During the fourth quarter of 2006, JetBlue achieved a completion factor of 99.6% of scheduled flights versus 98.9% in the fourth quarter of 2005. On-time performance, defined by the US Department of Transportation as arrivals within 14 minutes of schedule, was 68.4% in the fourth quarter of 2006 compared to 70.9% for the same period in 2005. For the full year 2006, JetBlue achieved a completion factor of 99.5%, compared to 99.2% in the full year 2005. On-time performance for the full year 2006 was 72.8%, compared to 71.4% for the full year 2005. The company attained a load factor in the fourth quarter of 2006 of 79.7%, a decrease of 1.4 points on a capacity increase of 14.5% over the fourth quarter of 2005. Load factor for the full year 2006 was 81.6%, a decrease of 3.6 points on a capacity increase of 20.6%.

Dave Barger, JetBlue's President and COO, commented, "The JetBlue team, now 11,000 strong, rose to the occasion and met the difficult operational and financial challenges of 2006. The creativity and innovation of our crewmembers positions us well for 2007, a year in which we plan to grow capacity eleven to fourteen percent, while continuing to enhance the JetBlue Experience."

For the fourth quarter, yield per passenger mile was 10.21 cents, up 25.0% compared to 2005. Operating revenue per available seat mile (RASM) increased 24.1% year-over-year to 8.71 cents. Revenue passenger miles increased 12.4% from the fourth quarter of 2005 to 5.8 billion. Available seat miles (ASMs) grew 14.5% to 7.3 billion. Operating expenses for the fourth quarter were $569 million, up 19.1% from the fourth quarter of 2005. Operating expense per ASM (CASM) for the fourth quarter 2006 increased 4.1% year-over-year to 7.82 cents, while average stage length decreased 17.9%. Excluding fuel, CASM increased 2.3% to 5.24 cents. During the quarter, realized fuel price was $1.92 per gallon, a 2.8% increase over fourth quarter 2005 realized fuel price of $1.87. JetBlue ended the fourth quarter and full year with $699 million in cash and investment securities.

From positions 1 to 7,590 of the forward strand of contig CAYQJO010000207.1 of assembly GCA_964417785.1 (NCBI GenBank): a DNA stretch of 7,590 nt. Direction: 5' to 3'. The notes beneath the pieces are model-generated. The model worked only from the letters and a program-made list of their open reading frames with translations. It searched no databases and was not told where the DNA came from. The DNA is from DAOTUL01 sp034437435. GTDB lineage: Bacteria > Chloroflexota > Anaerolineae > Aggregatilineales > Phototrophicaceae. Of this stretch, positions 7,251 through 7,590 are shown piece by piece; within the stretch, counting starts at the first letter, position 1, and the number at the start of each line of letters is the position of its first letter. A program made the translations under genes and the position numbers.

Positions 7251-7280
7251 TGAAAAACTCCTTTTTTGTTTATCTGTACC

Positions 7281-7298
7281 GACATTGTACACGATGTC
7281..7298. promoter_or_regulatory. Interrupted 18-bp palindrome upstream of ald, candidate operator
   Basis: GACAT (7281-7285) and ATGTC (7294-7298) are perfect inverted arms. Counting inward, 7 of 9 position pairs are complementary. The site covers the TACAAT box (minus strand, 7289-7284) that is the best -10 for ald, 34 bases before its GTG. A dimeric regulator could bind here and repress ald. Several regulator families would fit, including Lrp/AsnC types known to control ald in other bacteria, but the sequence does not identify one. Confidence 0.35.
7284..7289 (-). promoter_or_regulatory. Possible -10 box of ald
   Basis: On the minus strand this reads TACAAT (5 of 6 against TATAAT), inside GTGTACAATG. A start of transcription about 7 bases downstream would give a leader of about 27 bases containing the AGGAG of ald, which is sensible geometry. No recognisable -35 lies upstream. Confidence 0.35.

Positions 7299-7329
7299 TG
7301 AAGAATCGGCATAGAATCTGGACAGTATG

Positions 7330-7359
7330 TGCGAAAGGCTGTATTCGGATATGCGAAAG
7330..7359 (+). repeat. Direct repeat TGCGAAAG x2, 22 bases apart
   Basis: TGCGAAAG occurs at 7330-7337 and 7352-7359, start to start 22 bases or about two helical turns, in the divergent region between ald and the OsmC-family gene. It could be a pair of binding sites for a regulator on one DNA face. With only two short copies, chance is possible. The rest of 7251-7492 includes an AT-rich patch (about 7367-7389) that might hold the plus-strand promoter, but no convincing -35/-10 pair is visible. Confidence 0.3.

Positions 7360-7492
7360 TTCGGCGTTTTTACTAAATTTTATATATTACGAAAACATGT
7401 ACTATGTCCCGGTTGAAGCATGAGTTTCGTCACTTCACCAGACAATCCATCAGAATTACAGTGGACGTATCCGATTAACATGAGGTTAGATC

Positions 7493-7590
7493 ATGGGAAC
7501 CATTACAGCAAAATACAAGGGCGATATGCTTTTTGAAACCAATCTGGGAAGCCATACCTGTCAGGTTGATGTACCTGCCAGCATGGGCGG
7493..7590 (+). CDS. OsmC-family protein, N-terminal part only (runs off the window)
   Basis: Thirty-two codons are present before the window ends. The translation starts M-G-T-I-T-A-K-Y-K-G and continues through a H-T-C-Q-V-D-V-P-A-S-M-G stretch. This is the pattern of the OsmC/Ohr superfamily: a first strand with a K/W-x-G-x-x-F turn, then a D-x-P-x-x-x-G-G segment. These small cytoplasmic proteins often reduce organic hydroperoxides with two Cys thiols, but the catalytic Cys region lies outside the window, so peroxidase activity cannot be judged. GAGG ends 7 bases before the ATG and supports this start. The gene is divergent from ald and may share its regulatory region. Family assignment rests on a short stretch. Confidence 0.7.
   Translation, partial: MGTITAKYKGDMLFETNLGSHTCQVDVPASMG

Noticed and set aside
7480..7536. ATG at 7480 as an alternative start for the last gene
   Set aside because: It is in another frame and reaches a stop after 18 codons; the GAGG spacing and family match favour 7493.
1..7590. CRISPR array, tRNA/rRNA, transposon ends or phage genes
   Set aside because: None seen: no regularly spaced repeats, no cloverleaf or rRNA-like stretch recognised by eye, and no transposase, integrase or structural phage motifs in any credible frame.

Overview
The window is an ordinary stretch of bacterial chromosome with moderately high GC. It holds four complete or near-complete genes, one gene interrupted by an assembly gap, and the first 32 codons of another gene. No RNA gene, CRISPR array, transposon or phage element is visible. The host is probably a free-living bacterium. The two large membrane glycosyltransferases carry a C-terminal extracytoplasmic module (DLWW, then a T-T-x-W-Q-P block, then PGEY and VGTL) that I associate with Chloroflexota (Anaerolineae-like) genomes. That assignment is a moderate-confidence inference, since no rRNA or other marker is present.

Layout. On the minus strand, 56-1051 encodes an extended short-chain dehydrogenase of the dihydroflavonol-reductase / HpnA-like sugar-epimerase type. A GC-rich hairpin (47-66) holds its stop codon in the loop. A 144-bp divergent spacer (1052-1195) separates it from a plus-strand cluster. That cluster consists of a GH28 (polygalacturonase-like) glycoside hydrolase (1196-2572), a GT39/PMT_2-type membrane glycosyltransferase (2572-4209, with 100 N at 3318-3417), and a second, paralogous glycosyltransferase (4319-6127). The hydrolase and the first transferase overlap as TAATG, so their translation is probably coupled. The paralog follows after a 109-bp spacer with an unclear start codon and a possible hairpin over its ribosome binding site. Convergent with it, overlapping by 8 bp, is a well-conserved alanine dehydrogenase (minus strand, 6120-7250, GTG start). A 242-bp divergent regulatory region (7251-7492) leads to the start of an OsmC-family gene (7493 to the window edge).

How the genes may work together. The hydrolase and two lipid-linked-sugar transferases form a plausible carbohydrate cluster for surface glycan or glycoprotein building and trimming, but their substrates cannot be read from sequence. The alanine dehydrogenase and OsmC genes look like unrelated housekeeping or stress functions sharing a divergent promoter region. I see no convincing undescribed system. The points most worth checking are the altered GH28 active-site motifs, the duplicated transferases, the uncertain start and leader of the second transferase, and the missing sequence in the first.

Looking ahead, for the first quarter of 2007, JetBlue expects to report an operating margin between two and four percent based on an assumed aircraft fuel cost per gallon of $1.91, net of hedges. Pre-tax margin for the quarter is expected to be between negative four and negative two percent. CASM is expected to increase between six and eight percent over the year-ago period. Excluding fuel, CASM in the first quarter is expected to increase between four and six percent year over year. Capacity is expected to increase between 14 and 16 percent in the first quarter and stage length is expected to decrease roughly 14 percent over the same period last year.

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JetBlue competes against many low-cost carriers or low-cost subsidiaries of larger carriers. JetBlue's main low-cost carrier competitors are AirTran Holdings (AAI) and Southwest Airlines Company (LUV). Its other competitors include American Airlines (AMR), Continental (CAL), United (UAUA), and U.S. Air (LCC). JetBlue's CASM of 8.38 cents are the lowest in the airline industry, allowing the company to remain profitable as many competitors struggle. However, due to rising costs and slumping demand, JetBlue joined many competitors in implementing various strategies including cutting food and beverage services and charging customers extra fees for checking in baggage to improve their profitability in 2008.[30] Competitor Southwest remains the only major airline without extra fees as of Q3 2008, although JetBlue's $20 fee for a second checked bag is much less than most airlines- for example, American Airlines charges customers $15 to check-in one bag, and $25 for the second piece of luggage .